RV Destinations

An Easy Highway Destination - The Great Platte River Road Archway.

Do you ever find yourself wanting to travel a few hundred miles in one day and wishing there were a cool place that’s easy on/off the highway to break up that long day?

Hi, I’m Michelle Fontaine, and if you’re traveling on Interstate 80 through Nebraska, I’ve got the perfect spot for you. The Great Platte River Road Archway monument is the first and only museum to straddle a US Interstate highway.

The Archway’s parking lot was designed with large pull-through spaces. Exit 275 is an easy off-ramp and, while the interactive museum is the highlight of this area and charges a reasonable ticket charge, there are many free amenities as well. There’s a 10-mile paved bike and hiking path. There’s a very nice picnicking pavilion, and many outside exhibits to enjoy. You can even fish and kayak in their pond.

The Archway tells the story of pioneers, innovators, and adventurers who built America. The Archway is the vision of Governor Morrison, and the initial plans for the monument were unveiled August 28, 1996. The engineers in charge of building the Archway were faced with the challenge of erecting a 1500-ton structure that would eventually be suspended above one of the most heavily traveled highways in the Midwest, and doing it in a way that would not impede the regular flow of traffic. How’s that for a challenge?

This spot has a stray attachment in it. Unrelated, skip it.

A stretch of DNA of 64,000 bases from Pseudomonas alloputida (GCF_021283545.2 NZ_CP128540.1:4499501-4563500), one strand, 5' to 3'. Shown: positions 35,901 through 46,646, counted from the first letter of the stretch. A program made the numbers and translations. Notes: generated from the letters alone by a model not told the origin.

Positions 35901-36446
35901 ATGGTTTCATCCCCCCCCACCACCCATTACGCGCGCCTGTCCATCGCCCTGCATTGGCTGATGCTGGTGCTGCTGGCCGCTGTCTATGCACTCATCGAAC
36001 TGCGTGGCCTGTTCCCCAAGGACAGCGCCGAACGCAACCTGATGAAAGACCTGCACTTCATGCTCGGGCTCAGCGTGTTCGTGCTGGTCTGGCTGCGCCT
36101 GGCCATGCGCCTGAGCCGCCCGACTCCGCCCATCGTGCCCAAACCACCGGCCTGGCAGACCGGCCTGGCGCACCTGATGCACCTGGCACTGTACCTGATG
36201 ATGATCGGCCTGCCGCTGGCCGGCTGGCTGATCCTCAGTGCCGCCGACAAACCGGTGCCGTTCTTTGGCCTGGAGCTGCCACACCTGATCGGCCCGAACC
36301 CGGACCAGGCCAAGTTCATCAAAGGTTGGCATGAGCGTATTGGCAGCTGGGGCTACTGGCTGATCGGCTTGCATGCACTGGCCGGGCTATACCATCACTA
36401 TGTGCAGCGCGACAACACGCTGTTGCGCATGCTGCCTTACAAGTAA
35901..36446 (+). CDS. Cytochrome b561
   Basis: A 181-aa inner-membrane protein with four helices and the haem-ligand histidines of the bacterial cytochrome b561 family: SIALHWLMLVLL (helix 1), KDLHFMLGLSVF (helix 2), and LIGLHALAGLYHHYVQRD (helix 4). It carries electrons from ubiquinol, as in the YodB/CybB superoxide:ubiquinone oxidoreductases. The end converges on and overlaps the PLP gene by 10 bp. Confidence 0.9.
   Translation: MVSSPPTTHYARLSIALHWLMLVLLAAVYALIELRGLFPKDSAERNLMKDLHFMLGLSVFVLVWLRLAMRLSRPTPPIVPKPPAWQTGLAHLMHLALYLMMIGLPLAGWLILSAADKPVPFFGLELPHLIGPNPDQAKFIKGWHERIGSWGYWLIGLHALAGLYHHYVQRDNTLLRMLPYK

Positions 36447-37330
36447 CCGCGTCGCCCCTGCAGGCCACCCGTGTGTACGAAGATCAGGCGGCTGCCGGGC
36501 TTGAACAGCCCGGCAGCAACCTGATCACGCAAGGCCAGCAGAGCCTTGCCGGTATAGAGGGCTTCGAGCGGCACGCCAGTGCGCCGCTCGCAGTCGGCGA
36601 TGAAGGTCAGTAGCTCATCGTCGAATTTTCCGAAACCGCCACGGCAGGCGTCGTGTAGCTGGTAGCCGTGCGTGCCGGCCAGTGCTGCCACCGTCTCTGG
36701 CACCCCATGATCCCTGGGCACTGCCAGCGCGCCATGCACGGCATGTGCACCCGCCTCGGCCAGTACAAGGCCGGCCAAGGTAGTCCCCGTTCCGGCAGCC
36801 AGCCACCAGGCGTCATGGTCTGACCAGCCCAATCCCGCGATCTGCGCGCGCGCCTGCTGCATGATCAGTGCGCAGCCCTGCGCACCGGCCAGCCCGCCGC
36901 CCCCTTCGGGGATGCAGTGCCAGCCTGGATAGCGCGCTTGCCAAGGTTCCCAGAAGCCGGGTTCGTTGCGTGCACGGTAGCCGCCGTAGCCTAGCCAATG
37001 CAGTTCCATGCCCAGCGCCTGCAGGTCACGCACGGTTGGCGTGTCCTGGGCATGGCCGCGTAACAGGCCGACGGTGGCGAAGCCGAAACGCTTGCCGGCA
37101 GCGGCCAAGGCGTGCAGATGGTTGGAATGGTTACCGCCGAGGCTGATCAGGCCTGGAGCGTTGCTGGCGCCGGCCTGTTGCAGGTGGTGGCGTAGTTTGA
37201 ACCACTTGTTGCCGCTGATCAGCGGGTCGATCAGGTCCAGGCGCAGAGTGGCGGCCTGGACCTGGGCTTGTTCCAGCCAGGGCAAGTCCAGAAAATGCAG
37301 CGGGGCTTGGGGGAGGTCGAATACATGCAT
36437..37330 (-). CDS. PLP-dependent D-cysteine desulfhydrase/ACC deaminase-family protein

Let me show you a bit of the inside of this entertaining museum. This is a self-guided tour, so you can take as long as you want, and I spotted several children who seemed really quite absorbed in these narratives. The Archway’s exhibits include 21 life-sized characters that are actually cast human figures. In a process similar to making dental molds, entire figures of real people who match the exhibit designer’s vision were cast to provide a level of realism that can’t be achieved using mannequins. The figures are surrounded by murals depicting the Oregon Trail, the Lincoln Highway, and the night scene on the Transcontinental Railroad.

The Oregon Trail was an early American wagon route, roughly 2000 miles from Independence, Missouri, to Oregon Junction, Oregon. This arduous and dangerous passageway was used by hundreds of thousands of American pioneers. As the western migration scenes end, we’re welcomed onto the Lincoln Highway, known as the Main Street of America. As we move into this area, it feels
more like modern nostalgia for some, to our parents or our grandparents, and to the youngsters’ great-grandparents. I hate to age myself, but I can remember drive-in movies; can you?

The mural in the diner was painted by Kenneth B. Gore and provides a summary of the 180 years of history shown in the Archway. Many of the faces of the people in the mural are said to be those of craftsmen who worked on the Archway’s building and exhibits. While you’re in the diner, you’ll most certainly be drawn to the window, which shows the current traffic on Route 80 underneath you.

As we head down the escalator, there’s more history to be discovered, but we’ll let you discover that. There’s also a very well-stocked gift store, and I was able to find some pretty unique gifts for my grandkids. So as you can see, there’s enough entertainment and relaxation for an hour or half a day.